UNMAS remains committed to develop, maintain and promote technical and safety standards for mine action. International Standards for Humanitarian Mine Clearance Operations have already been produced in 1998. They will be reviewed and updated during the course of 1999. Guidelines for mine awareness have also been drafted by UNICEF, with inputs from UNMAS and other partners from Governments and civil society. They are in the process of being finalised and circulated. As for the public health aspect of victim assistance, the World Health Organisation (WHO) has taken the lead within the UN system to discuss with other actors such as ICRC the requirement for additional standards and/or guidelines.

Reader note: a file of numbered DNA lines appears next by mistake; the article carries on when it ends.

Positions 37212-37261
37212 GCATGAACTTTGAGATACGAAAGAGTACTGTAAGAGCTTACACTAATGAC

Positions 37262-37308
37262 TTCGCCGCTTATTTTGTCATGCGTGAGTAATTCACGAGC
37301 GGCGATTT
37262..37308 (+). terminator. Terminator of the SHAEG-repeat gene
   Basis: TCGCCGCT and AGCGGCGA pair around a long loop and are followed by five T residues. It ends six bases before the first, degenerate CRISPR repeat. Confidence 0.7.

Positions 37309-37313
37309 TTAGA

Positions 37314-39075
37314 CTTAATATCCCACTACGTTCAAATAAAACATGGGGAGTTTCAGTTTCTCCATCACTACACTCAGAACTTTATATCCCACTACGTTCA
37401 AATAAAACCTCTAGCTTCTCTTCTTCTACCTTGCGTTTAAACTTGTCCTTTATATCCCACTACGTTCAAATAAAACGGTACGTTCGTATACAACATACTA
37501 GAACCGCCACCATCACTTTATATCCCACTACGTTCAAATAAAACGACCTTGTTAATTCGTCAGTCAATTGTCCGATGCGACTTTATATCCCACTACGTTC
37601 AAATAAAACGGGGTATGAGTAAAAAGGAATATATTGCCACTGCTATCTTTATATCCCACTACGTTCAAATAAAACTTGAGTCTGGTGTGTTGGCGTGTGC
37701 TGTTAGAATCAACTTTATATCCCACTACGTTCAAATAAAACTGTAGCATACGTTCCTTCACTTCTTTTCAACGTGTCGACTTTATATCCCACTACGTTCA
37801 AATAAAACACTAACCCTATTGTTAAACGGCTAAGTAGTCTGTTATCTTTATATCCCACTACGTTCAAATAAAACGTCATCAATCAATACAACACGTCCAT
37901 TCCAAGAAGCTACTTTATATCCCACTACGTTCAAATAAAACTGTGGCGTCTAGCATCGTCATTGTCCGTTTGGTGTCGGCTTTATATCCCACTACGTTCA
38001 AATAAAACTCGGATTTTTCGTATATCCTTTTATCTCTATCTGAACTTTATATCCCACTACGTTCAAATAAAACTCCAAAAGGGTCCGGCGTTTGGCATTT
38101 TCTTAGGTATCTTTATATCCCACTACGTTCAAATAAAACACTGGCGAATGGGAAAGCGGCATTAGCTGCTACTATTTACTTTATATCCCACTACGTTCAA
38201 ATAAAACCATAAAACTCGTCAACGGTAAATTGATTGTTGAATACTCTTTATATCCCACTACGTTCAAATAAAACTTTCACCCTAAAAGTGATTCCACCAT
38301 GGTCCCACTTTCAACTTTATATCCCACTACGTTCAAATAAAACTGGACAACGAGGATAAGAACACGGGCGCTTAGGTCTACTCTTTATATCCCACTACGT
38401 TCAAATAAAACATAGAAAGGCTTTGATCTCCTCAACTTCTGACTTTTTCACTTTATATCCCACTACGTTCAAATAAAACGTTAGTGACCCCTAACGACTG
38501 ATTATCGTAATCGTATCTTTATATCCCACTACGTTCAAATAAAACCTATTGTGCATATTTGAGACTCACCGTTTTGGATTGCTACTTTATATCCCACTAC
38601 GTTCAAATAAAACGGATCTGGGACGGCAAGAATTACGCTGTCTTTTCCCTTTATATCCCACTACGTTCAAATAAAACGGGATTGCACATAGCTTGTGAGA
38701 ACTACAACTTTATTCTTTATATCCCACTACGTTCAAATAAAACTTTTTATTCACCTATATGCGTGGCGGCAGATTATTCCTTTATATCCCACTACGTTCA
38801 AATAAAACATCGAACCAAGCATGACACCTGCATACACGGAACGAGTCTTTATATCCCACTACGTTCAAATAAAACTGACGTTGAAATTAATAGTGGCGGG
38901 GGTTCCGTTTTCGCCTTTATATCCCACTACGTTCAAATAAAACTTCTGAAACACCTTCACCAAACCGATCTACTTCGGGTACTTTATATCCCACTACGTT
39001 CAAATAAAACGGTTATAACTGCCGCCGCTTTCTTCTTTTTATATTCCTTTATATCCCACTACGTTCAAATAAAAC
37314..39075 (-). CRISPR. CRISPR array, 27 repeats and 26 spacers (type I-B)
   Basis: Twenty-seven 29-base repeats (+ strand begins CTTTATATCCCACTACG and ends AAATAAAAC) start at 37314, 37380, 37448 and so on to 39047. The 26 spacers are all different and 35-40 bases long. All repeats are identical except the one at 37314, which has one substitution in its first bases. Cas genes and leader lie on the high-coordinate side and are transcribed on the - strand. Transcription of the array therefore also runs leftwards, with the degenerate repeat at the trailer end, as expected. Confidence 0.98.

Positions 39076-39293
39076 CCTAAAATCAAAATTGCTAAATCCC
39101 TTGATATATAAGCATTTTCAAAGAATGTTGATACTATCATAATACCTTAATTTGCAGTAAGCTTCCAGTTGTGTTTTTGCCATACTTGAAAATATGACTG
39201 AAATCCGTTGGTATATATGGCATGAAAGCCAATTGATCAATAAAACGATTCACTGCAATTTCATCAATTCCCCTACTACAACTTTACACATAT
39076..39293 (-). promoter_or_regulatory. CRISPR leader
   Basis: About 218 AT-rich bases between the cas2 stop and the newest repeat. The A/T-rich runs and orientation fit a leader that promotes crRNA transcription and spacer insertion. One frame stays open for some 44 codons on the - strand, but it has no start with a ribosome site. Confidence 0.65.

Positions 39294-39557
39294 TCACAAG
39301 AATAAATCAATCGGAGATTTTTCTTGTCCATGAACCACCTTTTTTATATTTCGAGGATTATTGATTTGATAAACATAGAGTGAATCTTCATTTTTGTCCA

Building on standards and guidelines, training is an essential component of quality management. In a 1997 study the United Nations observed that “middle and senior level management skills are one of the biggest challenges facing training programmes and are central to the task of developing an indigenous mine-action capacity.” An assessment of the training needs of national and local mine-action managers was accordingly conducted by UNDP, in collaboration with UNMAS, in January 1999. The implementation of its recommendations will require the cooperation of all programmes in the field and of all UN agencies at headquarters.